Tuesday, May 31, 2011


Review: The Hangover: Part II
3.5 stars (out of 5)
By R. Kurt Osenlund

The work-backwards mystery of “what the hell happened last night?” is the best thing both “Hangover” movies have going for them, so there's little room for detail dissection in a review of either film. The details, after all, become clues as to why the nocturnally cursed trio of Phil (Bradley Cooper), Stu (Ed Helms) and Alan (Zach Galifianakis) wake up on the scummy floor of what's more crime scene than room – nothing wiped clean but their memories. To spill the clues would be to spoil the fun that's terribly precious to this, shall we say, accidental franchise. Thus, in regard to “The Hangover: Part II,” I can't explain to you how the film dimwittedly, offensively and hilariously evokes “The Crying Game”; how a crack about a monkey and a penis scores some surprisingly infectious laughs; why a line about P.F. Chang's is the film's best; why marshmallows are significant; what, exactly, a severed finger has to do with all this; and why, oh why, Paul Giamatti's name is in the credits.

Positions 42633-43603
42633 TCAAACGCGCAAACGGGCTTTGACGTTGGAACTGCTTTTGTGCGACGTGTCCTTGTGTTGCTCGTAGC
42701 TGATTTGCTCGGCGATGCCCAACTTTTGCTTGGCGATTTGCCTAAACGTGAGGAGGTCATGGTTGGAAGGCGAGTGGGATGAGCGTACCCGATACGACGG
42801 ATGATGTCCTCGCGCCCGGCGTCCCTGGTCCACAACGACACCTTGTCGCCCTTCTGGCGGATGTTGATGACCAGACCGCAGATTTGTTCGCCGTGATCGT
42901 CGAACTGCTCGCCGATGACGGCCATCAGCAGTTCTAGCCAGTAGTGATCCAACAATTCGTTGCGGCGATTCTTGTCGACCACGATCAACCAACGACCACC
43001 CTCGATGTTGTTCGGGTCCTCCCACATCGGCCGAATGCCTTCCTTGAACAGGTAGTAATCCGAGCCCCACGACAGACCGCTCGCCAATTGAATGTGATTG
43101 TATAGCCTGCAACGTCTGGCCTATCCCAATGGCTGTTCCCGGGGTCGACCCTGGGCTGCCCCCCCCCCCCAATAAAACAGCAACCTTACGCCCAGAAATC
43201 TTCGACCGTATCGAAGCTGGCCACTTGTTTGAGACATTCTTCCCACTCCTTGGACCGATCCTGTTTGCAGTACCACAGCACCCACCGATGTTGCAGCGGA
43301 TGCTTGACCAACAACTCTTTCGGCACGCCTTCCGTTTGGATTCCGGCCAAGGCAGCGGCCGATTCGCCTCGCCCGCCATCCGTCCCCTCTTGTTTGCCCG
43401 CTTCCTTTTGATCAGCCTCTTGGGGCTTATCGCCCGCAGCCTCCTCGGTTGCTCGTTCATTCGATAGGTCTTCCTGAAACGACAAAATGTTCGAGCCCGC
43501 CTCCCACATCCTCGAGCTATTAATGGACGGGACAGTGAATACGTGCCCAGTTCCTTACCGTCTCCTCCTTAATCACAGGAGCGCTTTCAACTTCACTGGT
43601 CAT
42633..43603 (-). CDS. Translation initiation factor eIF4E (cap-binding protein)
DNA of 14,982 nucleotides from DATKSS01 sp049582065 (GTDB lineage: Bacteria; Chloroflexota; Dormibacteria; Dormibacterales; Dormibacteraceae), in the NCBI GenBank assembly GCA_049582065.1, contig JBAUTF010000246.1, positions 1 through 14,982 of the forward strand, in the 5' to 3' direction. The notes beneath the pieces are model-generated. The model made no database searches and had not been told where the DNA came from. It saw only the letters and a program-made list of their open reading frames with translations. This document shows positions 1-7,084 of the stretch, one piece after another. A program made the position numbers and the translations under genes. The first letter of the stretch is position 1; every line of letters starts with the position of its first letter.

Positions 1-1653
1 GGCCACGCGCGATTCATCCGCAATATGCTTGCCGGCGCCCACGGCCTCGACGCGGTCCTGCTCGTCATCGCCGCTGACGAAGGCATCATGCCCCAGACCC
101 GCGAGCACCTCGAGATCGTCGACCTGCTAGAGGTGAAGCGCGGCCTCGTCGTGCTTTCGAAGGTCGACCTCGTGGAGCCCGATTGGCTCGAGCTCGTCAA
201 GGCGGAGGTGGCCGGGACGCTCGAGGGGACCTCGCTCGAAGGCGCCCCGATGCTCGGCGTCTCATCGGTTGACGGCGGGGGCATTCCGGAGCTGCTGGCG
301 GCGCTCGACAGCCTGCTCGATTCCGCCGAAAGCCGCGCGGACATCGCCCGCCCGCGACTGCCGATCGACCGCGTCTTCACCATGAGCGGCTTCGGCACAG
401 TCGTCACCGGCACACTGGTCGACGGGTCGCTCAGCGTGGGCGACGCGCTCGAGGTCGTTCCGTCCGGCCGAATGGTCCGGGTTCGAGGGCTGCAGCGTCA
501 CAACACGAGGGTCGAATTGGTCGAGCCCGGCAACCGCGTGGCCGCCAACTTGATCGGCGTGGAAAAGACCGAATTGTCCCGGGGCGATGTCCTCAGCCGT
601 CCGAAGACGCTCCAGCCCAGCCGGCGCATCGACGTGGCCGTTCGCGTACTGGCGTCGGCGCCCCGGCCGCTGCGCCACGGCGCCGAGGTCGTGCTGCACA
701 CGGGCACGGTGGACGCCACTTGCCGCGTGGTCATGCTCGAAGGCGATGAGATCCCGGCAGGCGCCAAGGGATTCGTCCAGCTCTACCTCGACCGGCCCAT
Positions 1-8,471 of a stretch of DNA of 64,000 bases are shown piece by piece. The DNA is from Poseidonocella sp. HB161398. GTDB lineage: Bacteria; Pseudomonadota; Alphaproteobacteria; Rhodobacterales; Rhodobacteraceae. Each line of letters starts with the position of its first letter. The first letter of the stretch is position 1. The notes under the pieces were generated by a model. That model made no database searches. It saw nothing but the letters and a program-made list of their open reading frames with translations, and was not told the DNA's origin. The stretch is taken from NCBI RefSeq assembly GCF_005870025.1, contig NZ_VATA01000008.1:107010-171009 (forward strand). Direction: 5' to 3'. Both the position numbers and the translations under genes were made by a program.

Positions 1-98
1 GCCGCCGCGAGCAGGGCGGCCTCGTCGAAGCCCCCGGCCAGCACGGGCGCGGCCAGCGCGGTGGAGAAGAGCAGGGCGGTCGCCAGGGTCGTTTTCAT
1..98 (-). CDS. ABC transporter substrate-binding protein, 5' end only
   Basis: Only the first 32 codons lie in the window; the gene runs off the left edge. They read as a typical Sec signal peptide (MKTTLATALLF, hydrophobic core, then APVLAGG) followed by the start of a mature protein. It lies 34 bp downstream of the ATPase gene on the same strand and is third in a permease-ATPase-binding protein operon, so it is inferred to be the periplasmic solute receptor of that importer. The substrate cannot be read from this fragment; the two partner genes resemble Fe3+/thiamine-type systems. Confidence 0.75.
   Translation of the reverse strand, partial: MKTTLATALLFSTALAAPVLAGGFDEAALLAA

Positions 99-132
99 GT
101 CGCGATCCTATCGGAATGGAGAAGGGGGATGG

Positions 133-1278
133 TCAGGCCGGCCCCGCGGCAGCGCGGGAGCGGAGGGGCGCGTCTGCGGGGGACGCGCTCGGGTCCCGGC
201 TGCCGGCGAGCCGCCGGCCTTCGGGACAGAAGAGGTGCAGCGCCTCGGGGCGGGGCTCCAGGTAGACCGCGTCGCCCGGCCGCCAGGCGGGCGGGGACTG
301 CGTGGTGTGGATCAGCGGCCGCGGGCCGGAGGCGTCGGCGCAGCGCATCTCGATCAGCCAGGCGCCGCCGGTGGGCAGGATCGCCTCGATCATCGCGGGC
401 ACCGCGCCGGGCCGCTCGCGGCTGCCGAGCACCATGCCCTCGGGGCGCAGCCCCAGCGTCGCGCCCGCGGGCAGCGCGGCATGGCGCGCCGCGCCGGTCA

So, what shall we chat about, then? Let's start by acknowledging that, along with whatever else they ingested to land them in round two of WTF hell, Phil, Stu and Alan – collectively and obnoxiously known as “The Wolfpack” – apparently swallowed up the lightning in a bottle that director and co-writer Todd Phillips captured with 2009's “The Hangover.” A rude hack who deals in the unapologetic “coolness” of aggression (see if you can count how many brooding, angry and expletive-laden tracks he crams in this time), Phillips proves ill-suited for high demands and shows a rather pitiful lack of inspiration, structuring his sequel in just about the exact fashion as its predecessor. Again, I won't divulge the particulars of how the mirror-imaging ultimately disappoints, but even those who proudly subscribe to Phillips's brand of middle-fingers-in-the-air humor (“It's a bad man's world,” plays the opening song) will sense the dragging of the filmmaker's feet.